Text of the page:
Chinese cuisine has incredible diversity in flavor across different regions. Spicy Sichuan dishes and dim sums are probably the most popular forms in America but there are other lesser well-known regions that also produce some amazing dishes. I haven’t had much experience from the dishes of Yunnan, a southwestern province of China, and was certainly intrigued to find out a former chef of now shuttered wd-50, Simone Tong, has decided to open up a modest noodle shop featuring mixian, a kind of rice noodle that I wasn’t familiar with. Americans know all about ramen and dan dan noodles, but does mixian offer another viable alternative in the Asian noodle department? My wife Jun and I are certainly inclined to agree as we had a pretty satisfying dinner at Little Tong recently.
When you dine at Little Tong, don’t skip the appetizers. We didn’t expect the spicy kick of seasoned house pickles to be so addictive, and salted cucumbers with the so-called bang bang sauce turned out to be another excellent starter. The pork wonton was slightly but not unpleasantly salty in seasoning, and if you are a fan of beef tartare, the one from Little Tong will certainly make you happy. While Jun thought the beef tartare could lose a bit of Sichuan butter, she nevertheless liked the overall texture of the raw beef that we were able to put on top of pulled bread for something extra.
Onto the main noodle dishes, we went for two, one called Little Pot Mixian and the other called Grandma Chicken Mixian. Of the two dishes, we slightly preferred the latter with chicken broth and confit. The clean flavor of the chicken broth was quite delightful; Jun remarked the depth of it reminded her of a Korean favorite samgyetang chicken soup. I also thought it would also be a wonderful hangover cure if you had too much fan from last night. On the other hand, we both thought the pork broth of Little Pot Mixian tasted slightly funky, but once we started adding some chili oil and fermented chili, the dish became significantly better with some spicy kick, and it certainly helped that minced pork belly was adding some depth as well.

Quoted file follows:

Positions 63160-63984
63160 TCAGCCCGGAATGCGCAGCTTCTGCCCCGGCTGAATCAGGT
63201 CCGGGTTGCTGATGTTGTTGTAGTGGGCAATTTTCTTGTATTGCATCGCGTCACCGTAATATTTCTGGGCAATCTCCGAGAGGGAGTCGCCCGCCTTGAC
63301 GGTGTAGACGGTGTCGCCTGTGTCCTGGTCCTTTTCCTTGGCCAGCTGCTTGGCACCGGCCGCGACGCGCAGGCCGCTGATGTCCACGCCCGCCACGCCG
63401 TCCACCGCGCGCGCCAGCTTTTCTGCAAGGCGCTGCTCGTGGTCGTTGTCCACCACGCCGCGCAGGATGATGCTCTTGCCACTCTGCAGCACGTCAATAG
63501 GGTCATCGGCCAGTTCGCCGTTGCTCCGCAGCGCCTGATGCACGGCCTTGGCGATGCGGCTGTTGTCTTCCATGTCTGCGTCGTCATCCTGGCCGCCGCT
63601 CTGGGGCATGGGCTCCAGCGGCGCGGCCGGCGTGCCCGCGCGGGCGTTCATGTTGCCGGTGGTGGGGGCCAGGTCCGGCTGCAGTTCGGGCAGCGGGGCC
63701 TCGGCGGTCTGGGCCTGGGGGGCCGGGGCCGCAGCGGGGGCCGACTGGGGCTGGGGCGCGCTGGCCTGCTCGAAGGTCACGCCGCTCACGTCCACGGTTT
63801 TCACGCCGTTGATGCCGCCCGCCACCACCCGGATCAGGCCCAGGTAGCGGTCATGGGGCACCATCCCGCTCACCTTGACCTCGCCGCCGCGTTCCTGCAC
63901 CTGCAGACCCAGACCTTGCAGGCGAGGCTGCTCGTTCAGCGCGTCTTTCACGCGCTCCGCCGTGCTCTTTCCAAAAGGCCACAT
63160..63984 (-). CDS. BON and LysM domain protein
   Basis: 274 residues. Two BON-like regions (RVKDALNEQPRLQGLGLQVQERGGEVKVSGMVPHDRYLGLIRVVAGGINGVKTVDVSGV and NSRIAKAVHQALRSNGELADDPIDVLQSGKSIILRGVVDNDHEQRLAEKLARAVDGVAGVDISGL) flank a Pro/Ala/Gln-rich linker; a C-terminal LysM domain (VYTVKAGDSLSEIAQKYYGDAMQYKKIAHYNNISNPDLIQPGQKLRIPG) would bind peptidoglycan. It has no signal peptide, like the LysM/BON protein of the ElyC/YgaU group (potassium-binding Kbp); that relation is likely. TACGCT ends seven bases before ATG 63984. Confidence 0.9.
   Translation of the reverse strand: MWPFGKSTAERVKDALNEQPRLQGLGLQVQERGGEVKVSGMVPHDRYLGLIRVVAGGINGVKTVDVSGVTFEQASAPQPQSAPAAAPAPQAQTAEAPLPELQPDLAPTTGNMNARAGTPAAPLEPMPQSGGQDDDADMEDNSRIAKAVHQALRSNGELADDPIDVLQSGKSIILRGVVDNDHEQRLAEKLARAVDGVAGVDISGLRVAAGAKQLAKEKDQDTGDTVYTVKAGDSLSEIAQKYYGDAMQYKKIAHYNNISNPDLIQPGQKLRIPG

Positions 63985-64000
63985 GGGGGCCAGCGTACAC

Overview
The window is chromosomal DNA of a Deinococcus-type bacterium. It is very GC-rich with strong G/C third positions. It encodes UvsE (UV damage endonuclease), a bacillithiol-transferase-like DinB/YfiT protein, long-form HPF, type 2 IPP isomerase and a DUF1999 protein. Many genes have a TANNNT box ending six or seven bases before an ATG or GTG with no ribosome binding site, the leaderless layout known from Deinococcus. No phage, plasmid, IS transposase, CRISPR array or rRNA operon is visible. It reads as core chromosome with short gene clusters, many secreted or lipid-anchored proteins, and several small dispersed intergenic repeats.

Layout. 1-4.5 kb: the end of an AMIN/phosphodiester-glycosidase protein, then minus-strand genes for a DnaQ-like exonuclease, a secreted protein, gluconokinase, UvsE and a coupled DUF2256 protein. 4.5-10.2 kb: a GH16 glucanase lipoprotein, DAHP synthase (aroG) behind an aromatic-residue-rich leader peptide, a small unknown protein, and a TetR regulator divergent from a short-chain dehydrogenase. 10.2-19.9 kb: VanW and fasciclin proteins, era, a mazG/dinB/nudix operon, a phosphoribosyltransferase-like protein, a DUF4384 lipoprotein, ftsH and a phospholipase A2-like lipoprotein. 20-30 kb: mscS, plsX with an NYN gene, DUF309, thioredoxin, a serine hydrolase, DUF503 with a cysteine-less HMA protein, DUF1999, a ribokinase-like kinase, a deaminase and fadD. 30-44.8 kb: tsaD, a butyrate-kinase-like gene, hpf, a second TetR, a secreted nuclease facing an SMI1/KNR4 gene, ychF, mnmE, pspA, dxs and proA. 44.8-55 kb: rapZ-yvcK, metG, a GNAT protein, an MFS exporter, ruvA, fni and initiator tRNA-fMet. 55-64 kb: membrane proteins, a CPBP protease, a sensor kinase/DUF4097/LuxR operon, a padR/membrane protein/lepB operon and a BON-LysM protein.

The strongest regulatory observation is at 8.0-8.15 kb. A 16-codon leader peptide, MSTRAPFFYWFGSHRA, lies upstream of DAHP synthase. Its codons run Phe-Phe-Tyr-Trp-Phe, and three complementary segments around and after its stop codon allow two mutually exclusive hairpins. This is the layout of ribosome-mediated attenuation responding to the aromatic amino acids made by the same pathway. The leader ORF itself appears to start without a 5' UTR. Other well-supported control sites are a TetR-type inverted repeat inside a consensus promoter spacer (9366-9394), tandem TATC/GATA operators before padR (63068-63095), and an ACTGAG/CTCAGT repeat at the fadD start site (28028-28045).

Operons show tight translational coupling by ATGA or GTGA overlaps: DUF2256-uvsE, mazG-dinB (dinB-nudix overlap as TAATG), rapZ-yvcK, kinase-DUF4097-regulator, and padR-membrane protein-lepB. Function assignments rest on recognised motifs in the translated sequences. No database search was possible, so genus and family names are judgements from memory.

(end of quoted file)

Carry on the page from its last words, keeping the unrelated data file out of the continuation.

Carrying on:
The restaurant doesn’t accept reservations and although it got nearly full by the end of our meal, the table turnover is relatively quick so you won’t have to wait much. There are some beer and sake options to complement your meal. Overall, Little Tong is a welcome addition to the dynamic Chinese food scene in New York City, and I would definitely love to try other mixian dishes on my next visit.
- Creativity: 8.0/10
- Execution: 8.5/10
- Ingredients: 7.5/10
- Flavor: 8.5/10
- Texture: 8.0/10
- Value: 8.5/10
Address: 177 1st Avenue, New York, NY 10003
Telephone: (929) 367-8664